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Browsing by Author "Hyry, Saimi"

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  • Hyry, Saimi (2022)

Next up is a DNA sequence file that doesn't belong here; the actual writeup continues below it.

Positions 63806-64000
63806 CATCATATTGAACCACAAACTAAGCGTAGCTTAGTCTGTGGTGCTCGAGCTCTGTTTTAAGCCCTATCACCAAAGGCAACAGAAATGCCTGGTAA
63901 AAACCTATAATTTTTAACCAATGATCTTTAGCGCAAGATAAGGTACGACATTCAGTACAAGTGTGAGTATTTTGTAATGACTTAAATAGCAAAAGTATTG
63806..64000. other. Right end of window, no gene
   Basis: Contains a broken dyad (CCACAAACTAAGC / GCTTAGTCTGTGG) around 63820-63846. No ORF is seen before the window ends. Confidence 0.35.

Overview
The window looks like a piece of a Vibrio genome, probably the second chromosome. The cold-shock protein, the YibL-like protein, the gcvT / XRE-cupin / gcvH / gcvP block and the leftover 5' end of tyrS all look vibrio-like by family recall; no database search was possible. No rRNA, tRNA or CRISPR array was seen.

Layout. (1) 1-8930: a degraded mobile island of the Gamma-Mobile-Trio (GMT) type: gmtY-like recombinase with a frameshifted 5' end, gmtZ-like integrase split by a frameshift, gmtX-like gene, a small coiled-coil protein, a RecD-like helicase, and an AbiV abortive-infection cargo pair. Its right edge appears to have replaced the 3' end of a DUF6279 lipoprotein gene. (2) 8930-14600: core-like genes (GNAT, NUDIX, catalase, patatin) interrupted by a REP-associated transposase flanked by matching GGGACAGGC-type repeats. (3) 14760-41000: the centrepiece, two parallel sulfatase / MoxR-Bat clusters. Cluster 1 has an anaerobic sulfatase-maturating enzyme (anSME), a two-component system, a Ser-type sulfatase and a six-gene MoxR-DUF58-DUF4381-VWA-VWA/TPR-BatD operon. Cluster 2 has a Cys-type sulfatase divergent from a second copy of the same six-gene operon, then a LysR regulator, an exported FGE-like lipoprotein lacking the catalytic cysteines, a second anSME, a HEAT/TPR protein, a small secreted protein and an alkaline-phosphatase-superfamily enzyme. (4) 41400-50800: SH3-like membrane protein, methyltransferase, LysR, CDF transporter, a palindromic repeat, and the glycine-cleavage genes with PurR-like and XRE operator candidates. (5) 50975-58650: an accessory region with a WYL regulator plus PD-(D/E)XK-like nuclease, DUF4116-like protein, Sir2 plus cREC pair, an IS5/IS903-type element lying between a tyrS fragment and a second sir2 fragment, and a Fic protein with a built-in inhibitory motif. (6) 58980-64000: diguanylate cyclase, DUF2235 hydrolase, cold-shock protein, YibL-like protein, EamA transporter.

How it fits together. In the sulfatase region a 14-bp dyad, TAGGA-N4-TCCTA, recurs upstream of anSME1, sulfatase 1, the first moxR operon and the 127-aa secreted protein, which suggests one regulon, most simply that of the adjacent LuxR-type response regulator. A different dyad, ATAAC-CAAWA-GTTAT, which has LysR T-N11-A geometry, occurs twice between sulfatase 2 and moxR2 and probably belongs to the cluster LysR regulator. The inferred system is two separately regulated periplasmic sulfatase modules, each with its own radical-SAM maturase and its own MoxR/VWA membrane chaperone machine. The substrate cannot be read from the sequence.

The aim of the study. Spontaneous eye blink rate (sEBR) is a behavioral index that has been linked to frontostriatal dopaminergic activity. Reduced or increased dopaminergic activity due to clinical conditions tends to be associated with lower or higher sEBR, respectively, and sEBR can be modulated by pharmacological agents that affect dopamine signaling. Consequently, sEBR could serve as an easily accessible method of assessing brain dopaminergic tone indirectly in humans. It might be preferable to more expensive and invasive techniques such as positron emission tomography. However, it remains unclear whether variations in dopaminergic genes predict sEBR. In this cross-sectional study, the relationship between sEBR and dopaminergic genotype was examined in two samples. Two genetic polymorphisms were focused on: the COMT Val158Met polymorphism and the A1 allele of the Taq1A polymorphism. It was hypothesized that the COMT Val158Met polymorphism is associated with higher sEBR, and that the A1 allele of the Taq1A polymorphism is associated with lower sEBR. As BMI and diet have been linked with altered striatal dopamine function, the possible association between BMI, diet, and sEBR was studied exploratively. Methods. Data from three cross-sectional studies was used in this study: The intervention study (n = 31) is an experimental study that examines the effect of acute phenylalanine/tyrosine depletion on cognitive measures. The GREADT study (n = 86) focuses on the effects of genotype and diet on dopamine tone. The BEDOB study (n = 69) investigates neurocognitive mechanisms in obesity and binge eating disorder. Similar methodologies were used in the GREADT and the BEDOB studies, which is why these datasets were combined for the analyses. Blink rates were measured using an infrared eye tracking system. The participants completed the Dietary Fat and free Sugar Questionnaire (DFS) to assess how much they consumed saturated fat and refined sugar. In the GREADT/BEDOB sample, the associations between the polymorphisms, BMI, DFS-score, and sEBR were examined with univariate analyses of variance. In the intervention study sample, a generalized linear mixed model was run to check whether sEBR changed in the intervention and whether the genotypes, BMI, or DFS-score affected sEBR. Results. No influence of the genotypes was found on sEBR in either of the samples. BMI had a significant effect on sEBR in the GREADT/BEDOB sample. The association was significant in the overweight/obese group but not in the normal weight group. DFS-score did not influence sEBR in either of the samples. Conclusions. The results of this study converge with those of authors suggesting caution in using sEBR as a proxy for central dopamine functioning of healthy humans. In future studies, particular attention should be paid to methodological considerations when studying sEBR.